Still, this little diversionary discussion is more than just that. It also helps explain how and why I ended up in the screen trade. I write movies because it is a way that I can entertain people and make them happy. While I have nothing against artsy movies, or those that might even be depressing, those are not the types of films that I write. I have a mainstream sensibility, and particularly focus on comedy, though not exclusively.

Now, why have I started this blog? Well, everybody else was doing it so I figured I better hop on the bandwagon quickly! No, actually, I held off starting one for quite a while. While I enjoy reading personal blogs -- and many of them do not fall into this upcoming categorization -- I felt that if I were to write a general personal blog I would feel overly self-indulgent. And that's not really my style. However, it is my sincere hope that this blog might be enlightening to beginning or developing screenwriters. I am first now getting to the point in my career that I'm really trying to establish myself as a professional screenwriter, and I'm hoping that by blogging about the ups and downs that I experience along the way, this might serve as some kind of guide for those who follow.

Let me also toss out a bit of my background (sorry if it reads a bit like a resume), so you have an idea of where I'm coming from as I ramble through this blog. First off, as I write this, I've been working professionally in the film business for almost 11 years. I began working crew positions on various features and other productions, and simultaneously attended The New School in NYC where I received an MA in Media Studies and a Certificate in Film Production. Over five years ago, I began working as a freelance Script Reader. Companies I've read for include New Line Cinema, Walden Media, William Morris Agency, Tribeca Productions (DeNiro), The Shooting Gallery, Mandeville Films, Constantin Film, and the Nantucket Film Festival, among others. Since then, I've also begun consulting privately with developing screenwriter clients, and feel free to email me (funjoel [at] earthlink [dot] net) for a copy of my rates and services. Finally, I write regularly for scr(i)pt magazine, and will also be presenting a few seminars at Screenwriting Expo 4, this coming November. I hope to meet many of you there!

Still, while this is all related background, none of it speaks to my screenwriting in particular. Well, let me catch you up on that as well, as it is the area of my career that I'm most attempting to move along at this point, and which I hope may be enlightening as I progress. Though I've been writing feature screenplays for about 5 years now (and short films for a bit before that), it is only within the last year that I've truly gotten focused and serious about it. Before then, it was something I said I did, but more frequently was something that I didn't do at all. Which brings me to my first, most important maxim:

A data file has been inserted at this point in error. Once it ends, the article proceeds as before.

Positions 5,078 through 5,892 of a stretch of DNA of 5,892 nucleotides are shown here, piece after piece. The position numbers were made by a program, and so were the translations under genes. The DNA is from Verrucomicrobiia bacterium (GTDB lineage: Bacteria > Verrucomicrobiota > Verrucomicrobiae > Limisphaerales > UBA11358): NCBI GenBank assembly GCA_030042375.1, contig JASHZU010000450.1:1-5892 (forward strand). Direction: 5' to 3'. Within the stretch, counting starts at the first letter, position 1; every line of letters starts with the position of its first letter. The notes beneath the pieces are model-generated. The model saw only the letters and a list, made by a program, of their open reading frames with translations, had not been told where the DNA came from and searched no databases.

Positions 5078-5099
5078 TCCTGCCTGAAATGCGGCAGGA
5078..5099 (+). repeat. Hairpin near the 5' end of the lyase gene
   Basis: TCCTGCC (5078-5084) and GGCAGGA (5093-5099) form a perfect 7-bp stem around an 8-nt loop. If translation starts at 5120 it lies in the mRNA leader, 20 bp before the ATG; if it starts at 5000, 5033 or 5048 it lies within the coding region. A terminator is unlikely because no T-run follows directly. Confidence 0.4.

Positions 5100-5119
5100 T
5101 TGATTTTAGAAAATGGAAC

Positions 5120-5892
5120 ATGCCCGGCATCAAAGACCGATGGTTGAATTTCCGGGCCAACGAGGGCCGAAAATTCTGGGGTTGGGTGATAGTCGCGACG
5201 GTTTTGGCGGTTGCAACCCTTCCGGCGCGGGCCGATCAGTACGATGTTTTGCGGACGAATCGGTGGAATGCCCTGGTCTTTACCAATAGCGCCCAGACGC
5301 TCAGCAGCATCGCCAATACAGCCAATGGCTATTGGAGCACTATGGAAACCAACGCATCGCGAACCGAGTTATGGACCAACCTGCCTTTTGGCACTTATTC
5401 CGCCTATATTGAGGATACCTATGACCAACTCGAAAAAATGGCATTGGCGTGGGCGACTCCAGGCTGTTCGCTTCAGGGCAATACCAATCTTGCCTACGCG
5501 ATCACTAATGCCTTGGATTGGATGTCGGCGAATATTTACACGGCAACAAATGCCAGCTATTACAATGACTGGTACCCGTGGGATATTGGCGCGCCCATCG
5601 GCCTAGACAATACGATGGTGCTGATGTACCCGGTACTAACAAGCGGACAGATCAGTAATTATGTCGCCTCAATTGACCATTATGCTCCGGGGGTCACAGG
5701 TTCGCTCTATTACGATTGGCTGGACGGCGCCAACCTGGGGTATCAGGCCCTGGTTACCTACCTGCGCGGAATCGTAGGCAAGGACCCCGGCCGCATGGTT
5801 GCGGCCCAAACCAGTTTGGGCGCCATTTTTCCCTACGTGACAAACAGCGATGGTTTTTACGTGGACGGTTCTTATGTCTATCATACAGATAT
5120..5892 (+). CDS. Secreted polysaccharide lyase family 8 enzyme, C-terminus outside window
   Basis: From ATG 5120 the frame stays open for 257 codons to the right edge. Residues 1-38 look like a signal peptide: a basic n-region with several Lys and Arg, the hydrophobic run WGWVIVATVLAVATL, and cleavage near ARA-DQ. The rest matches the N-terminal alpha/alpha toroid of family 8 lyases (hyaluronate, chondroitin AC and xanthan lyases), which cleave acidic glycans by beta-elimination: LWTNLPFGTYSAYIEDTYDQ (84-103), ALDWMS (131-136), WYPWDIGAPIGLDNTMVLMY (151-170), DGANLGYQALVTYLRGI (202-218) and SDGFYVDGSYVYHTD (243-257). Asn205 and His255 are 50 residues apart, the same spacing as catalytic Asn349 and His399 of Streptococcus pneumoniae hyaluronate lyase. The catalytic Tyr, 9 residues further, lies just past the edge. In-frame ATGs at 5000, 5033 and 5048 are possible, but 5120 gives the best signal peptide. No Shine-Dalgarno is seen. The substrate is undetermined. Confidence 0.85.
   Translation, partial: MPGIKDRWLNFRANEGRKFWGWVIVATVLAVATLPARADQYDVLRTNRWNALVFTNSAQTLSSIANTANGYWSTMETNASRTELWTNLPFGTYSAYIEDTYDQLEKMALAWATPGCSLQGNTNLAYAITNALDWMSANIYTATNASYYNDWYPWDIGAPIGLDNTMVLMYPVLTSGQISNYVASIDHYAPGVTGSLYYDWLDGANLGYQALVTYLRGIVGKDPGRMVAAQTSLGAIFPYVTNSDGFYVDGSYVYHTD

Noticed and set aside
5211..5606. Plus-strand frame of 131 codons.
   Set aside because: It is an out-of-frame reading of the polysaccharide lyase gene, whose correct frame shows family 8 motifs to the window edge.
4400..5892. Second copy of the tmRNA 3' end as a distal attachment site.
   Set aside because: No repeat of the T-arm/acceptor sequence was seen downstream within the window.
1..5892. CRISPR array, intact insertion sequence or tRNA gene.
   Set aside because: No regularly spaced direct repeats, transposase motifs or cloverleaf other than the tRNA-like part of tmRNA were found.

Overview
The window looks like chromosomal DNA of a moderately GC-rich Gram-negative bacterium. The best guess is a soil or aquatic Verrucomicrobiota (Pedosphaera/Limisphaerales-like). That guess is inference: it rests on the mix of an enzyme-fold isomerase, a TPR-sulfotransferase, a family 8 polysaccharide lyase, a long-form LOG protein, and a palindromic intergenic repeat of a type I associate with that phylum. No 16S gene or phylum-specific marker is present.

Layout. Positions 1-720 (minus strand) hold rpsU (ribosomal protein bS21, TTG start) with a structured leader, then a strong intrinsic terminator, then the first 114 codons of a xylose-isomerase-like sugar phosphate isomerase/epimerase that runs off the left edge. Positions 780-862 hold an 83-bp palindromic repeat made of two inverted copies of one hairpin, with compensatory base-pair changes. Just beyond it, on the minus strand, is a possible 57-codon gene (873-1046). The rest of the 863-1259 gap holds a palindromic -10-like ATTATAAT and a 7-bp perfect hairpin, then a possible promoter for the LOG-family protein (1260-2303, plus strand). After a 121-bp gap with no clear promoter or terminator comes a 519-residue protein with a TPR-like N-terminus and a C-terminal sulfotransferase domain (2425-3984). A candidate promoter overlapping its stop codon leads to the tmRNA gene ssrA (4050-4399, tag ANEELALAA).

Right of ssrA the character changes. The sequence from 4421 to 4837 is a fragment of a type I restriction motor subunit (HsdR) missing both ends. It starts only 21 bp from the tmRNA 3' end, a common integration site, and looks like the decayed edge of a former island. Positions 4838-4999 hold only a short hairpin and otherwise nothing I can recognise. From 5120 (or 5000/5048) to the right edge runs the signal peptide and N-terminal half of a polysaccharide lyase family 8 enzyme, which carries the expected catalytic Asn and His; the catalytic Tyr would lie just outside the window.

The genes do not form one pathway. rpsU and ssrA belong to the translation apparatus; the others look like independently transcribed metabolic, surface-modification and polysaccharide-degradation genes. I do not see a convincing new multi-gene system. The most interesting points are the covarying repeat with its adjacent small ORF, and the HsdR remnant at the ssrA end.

"There's no such thing as an aspiring writer. You either write or you don't."

It is for this reason that I do not use the phrase "aspiring writer." If you are a person working on your first or second, or even 10th screenplay, but have not yet landed your first paid job as a screenwriter, you are not an aspiring screenwriter. A screenwriter is someone who writes for the screen. You are doing that. When you sell a spec, or get hired for a rewrite or adaptation or something, then you become a professional screenwriter. Until then, perhaps, you are a beginning or developing screenwriter. But a so-called "aspiring" screenwriter is actually no writer at all. It's someone who sits around dreaming about doing something, but never even attempts it.

That being said, let me summarize my screenwriting experience and then wrap up this lengthy post. Prior to buckling down with my writing, I began one script, but never finished it, then moved on to researching a second. That second script is one that I hope to eventually write, but it is on the back burner, along with many other potential future projects. Since then, however, I wrote a comedy script, and completed two revisions on it. I need to do one more full revision before I move on it, but before I did that, I put it on hold to quickly knock out a straight-to-vid type horror script. I completed that one, and also feel it will benefit from a brief revision. While I am in the process of revising both of those scripts, I have also begun working on a third, a collaboration with a friend of mine, based on another of my ideas.

I do not yet have an agent, but I also have not even tried to find one yet. I also have not sold any screenplays yet, but again I am only now just approaching the point where I will try to sell these scripts. It is my plan that, as I complete these 3 projects, I will simultaneously get them to contacts I have from my years in "the biz," and also begin to use them to try to acquire representation for myself. And since I now find myself "on the cusp," so to speak, this seemed like the appropriate time to launch this blog. I look forward to hearing from you all, and learning from you as well, while I relate my own experiences and hear yours.

Thanks for reading, and keep writing!